Top 10 Drought-tolerant Plants You Should Grow
If you’re on a water restriction, are trying to save water or live in a part of the country that doesn’t see much rain, then planting hardy shrubs and drought-tolerant plants could be the solution to a happier garden – and gardener! To help your outdoor space flourish we’ve selected 10 of the best low maintenance plants ideal for sowing in autumn.
Before you start…
To get the most out of your new plants it’s important to lay a foundation in your garden first. Preparing the soil, choosing the best plants for the climate where you live and remembering that, whilst these plants might need little water, they still need nurturing in the early stages when they first start to establish in your garden, will ensure a successful set up. Planting at this time of year, at the very start of autumn, will give your new plants the best chance of flourishing before summer rolls around again. Watering the plants semi-regularly in the first three months will encourage a deep root system to establish in time for the next heatwave.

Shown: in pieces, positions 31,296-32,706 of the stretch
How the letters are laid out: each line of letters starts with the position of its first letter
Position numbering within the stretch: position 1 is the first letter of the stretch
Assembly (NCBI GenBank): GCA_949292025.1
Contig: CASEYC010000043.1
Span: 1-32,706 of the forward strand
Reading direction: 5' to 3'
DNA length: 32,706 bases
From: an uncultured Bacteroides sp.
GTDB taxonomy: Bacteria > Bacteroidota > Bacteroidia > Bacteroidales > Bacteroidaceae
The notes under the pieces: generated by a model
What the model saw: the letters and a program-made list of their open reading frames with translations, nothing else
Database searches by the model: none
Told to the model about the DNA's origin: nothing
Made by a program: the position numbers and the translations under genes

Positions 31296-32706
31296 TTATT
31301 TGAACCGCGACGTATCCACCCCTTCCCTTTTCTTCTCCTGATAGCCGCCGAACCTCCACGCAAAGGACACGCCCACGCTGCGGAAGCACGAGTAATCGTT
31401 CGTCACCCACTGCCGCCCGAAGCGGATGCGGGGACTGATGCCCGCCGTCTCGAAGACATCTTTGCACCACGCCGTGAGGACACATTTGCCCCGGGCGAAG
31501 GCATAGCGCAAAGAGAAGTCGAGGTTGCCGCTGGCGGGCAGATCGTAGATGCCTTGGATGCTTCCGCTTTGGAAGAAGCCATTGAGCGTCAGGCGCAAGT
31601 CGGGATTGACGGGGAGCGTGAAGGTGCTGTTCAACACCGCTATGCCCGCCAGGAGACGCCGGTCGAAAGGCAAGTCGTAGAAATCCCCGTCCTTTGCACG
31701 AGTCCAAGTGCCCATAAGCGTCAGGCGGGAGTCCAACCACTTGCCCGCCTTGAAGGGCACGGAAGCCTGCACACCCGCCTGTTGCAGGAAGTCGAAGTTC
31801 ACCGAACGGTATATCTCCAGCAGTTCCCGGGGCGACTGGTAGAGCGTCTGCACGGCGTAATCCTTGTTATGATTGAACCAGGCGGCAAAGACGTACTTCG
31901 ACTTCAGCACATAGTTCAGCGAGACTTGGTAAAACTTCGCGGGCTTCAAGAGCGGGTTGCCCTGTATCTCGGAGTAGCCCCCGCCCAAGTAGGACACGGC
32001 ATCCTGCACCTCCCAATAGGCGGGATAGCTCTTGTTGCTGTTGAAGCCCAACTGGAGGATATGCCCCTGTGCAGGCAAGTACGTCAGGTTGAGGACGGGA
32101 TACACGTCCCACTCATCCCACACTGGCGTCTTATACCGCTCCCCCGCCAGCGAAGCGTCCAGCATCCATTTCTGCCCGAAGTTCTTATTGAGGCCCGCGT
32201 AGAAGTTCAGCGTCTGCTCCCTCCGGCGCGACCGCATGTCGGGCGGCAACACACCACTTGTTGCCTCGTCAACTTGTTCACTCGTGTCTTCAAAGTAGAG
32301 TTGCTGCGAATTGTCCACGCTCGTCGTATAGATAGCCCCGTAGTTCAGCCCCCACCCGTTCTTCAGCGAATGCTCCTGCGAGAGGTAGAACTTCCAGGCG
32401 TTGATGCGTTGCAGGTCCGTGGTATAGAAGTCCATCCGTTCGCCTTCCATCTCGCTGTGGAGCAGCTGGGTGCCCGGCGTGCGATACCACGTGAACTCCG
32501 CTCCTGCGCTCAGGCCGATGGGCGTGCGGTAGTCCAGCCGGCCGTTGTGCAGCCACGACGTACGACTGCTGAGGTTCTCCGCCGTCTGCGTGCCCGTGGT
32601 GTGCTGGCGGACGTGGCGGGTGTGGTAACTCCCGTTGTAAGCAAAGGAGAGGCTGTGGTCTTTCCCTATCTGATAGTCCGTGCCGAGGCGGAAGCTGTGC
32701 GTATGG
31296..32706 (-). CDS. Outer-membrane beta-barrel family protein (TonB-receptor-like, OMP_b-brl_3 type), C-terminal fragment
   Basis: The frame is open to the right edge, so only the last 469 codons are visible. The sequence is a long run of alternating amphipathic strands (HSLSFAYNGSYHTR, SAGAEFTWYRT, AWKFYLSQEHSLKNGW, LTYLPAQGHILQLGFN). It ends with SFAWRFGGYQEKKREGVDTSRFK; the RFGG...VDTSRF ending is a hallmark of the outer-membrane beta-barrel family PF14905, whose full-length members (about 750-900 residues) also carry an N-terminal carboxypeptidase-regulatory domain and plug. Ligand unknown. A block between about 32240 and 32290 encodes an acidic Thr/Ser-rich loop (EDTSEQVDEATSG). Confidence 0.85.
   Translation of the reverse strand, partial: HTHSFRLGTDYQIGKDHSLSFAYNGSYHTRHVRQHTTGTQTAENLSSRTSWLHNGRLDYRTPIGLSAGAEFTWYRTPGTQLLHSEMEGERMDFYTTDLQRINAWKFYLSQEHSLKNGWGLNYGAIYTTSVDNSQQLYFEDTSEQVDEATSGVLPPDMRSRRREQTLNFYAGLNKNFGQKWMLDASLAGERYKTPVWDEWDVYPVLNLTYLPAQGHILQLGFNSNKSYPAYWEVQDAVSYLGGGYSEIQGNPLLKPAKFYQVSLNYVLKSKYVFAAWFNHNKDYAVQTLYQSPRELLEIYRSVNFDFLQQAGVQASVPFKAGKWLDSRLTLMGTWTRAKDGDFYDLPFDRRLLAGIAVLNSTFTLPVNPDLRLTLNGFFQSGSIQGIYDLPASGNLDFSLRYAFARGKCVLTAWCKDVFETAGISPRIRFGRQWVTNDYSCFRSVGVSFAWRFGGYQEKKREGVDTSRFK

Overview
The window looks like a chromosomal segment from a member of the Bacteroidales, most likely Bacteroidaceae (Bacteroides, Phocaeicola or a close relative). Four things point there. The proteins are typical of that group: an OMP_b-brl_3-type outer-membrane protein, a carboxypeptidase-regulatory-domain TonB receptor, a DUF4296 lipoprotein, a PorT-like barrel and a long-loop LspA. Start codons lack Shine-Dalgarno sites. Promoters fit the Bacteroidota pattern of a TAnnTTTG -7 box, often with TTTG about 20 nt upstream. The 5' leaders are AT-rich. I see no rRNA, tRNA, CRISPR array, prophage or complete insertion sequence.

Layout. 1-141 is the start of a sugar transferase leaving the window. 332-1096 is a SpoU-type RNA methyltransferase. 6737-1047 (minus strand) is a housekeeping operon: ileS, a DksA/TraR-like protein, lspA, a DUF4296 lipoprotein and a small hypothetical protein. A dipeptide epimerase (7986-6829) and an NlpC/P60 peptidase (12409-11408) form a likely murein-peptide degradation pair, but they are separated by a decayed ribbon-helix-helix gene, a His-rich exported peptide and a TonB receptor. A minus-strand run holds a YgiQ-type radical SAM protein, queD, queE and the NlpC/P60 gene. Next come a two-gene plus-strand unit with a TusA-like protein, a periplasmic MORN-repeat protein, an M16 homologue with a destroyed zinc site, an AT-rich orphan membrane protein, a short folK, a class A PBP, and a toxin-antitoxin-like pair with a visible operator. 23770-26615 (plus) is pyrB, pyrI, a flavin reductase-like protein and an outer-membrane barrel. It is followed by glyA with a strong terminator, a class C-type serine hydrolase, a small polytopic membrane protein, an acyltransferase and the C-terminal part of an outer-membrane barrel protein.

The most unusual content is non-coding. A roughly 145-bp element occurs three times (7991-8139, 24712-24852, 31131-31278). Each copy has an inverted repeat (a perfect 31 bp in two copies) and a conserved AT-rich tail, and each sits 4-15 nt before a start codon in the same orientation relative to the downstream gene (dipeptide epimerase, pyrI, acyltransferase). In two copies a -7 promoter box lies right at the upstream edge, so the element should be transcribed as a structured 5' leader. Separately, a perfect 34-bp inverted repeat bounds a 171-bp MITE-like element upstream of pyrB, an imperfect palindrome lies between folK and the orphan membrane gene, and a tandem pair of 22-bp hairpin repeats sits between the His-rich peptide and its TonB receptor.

This striking hardy species, also known as African lily, originates from Southern Africa and is easy to grow even in poor soil conditions. It is especially tolerant of drought thanks to its large water-storing roots. Though they need watering and feeding when first planted, once established these tough plants can withstand long dry spells with ease if positioned in a warm, sunny spot with well-drained soil. Ideal for borders thanks to their statuesque stems and upright shape, agapanthus boasts beautiful clusters of tubular flowers in dreamy shades of pale blue, cream and lilac.
Tip: There are pockets of Australia where agapanthus is considered to be a weed and it can spread beyond control, however it is a plant of myths and a common misconception is that it’s a harmful weed. In many parts of the country it is considered the gardener’s friends as it is one of the hardiest and best drought-tolerant plants to grow. We recommend checking with your local authorities regarding the weed potential of agapanthus in your area before planting.